We make automatic assumptions, don’t we? And the criteria we use to judge both strength and weakness, learned as they are in early childhood, tend to be amongst the most automatic and often least well thought-out.
It really pisses me off, the way we venerate the bossy, the controlling, the domineering – those who hog conversations, bully their way to the top, take over countries.
It annoys me just as much that we see a mind which will never bend, or change, or consider anyone else’s viewpoint as evidence of strength, of character, of firm resolve.
Certainty is not always a good thing. Limitless self-confidence can be extremely dangerous. Strong convictions, especially of a religious nature, can be little more than bigotry and hatred wrapped up in acceptable (to some) dogma.
Why do we give in to those who think they know best? Those who are sure that their version of how life should be lived is not just the right one, but the only one? Why do we feel that we lack the power, the voice, the basic human right, to disagree, to do things differently, to overturn the corrupt tables of government, to question the stupid initiatives thought up by politicians? Why do we have such a childlike response to those who lead? As if they, by their position in the hierarchy, are, by default, superior human beings. As if, by accepting the mantle of Top Dog, they also inherit omniscience, omnipotence and the epitome of wisdom, goodness and truth. As if their rules are indistinguishable from the great sayings of the famous prophets throughout the ages.
Why do we find it so hard to stand up to bullies? To tell them that they are dangerous, overweening, Narcissistic lunatics; to make it clear to them that their generalised prejudice and loathing does not translate into helpful rules for the betterment of mankind; that saying it loudly and vehemently, shouting everyone else down, does not make what they are saying any more palatable or right.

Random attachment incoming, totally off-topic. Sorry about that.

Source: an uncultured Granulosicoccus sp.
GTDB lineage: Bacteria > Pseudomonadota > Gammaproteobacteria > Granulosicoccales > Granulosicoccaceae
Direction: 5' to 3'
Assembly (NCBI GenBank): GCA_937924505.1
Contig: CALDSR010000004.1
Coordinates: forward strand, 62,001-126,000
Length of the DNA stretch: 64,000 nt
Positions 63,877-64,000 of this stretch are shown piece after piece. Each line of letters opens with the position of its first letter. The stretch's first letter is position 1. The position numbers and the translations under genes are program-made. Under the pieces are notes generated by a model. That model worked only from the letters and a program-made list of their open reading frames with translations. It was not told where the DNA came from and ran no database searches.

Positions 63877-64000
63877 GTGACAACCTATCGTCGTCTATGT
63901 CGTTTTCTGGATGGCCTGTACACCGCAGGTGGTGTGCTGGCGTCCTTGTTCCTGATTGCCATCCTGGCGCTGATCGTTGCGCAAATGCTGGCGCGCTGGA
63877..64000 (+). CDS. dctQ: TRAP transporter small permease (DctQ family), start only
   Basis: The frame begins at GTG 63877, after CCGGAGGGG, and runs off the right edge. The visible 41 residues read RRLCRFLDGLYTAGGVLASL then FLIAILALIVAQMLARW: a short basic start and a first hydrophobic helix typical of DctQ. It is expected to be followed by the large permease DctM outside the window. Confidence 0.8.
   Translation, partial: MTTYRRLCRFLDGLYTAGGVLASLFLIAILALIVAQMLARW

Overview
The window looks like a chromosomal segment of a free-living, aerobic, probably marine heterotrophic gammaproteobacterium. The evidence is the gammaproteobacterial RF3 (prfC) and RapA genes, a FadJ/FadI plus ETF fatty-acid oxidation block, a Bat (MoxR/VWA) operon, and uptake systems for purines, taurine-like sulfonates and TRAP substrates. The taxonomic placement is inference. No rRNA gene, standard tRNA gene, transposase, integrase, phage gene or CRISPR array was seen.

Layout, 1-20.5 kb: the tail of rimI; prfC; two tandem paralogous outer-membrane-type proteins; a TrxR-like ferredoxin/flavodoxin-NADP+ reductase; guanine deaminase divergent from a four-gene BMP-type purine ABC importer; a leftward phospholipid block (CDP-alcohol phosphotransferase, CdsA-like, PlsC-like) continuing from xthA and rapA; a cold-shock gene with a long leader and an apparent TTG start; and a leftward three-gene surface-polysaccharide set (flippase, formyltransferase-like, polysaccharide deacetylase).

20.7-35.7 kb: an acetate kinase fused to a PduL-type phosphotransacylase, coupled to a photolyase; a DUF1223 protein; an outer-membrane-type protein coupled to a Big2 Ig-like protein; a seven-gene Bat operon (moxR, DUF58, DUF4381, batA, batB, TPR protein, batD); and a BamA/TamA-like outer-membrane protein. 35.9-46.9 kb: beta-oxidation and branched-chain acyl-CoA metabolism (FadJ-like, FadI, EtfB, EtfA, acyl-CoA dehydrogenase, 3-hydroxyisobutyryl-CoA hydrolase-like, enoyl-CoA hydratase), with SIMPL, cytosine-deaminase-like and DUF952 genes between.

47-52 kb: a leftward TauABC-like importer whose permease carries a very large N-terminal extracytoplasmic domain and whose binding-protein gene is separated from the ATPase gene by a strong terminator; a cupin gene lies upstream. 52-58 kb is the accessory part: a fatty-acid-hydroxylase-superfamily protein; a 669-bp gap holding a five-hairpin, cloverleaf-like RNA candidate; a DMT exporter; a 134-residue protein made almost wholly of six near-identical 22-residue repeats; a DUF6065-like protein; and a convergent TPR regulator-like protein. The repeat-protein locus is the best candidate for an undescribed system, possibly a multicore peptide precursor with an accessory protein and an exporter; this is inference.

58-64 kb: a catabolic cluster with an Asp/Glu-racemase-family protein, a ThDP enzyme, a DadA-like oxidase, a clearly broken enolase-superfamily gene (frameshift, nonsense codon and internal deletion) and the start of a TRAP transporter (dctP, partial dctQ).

Why? Because, my friends, the tiny pocket dictator, or misogynist, or religious fanatic who dwells deep within so many of us is secretly swayed by this revolting rhetoric. Because the Bible has been used to support anti-gay sentiment, to endorse the idea of women as second-class citizens, to condone xenophobia. Because the major religions generally are being used as justification by those hell-bent on getting their own way – and, in too many cases, their own back.
We admire adamantine behaviour and views – unless, of course, they are held and expressed by a woman, or a LGBT person, or a person of any colour other than white or, indeed, anyone who dares to believe in a different God!
Trump’s bans are bloody terrifying, completely predictable – and, I daresay in the eyes of some, evidence of strength of character. They are also, unfortunately, a reflection of the small Trump who dwells inside all too many people; the part of those people which condemns Muslims en masse, believes that women actually are inferior and is certain that homosexuality is wrong.
Why is the world putting up with such bullying tactics? Why have we not learned from the chilling history of Hitler and his fiendish regime? Why does anyone, even for one second, say or think, ‘Oh, well, maybe he’s right; maybe he’s got a point…’?
Some actions are just plain wrong. They do not confer the dubious description of Strong Character upon the one doing them. They cannot be justified by adroit twisting of the basic rules of decency and humanity.
Dominance is not strength. No matter how much it looks like it. Strength, to my mind, is more about the willingness to control, to dominate, one’s own inner demons and prejudicial thinking. Giving way to the worst humans can come up with and making laws based upon the lowest common moral denominator: How can that be dressed up as strength?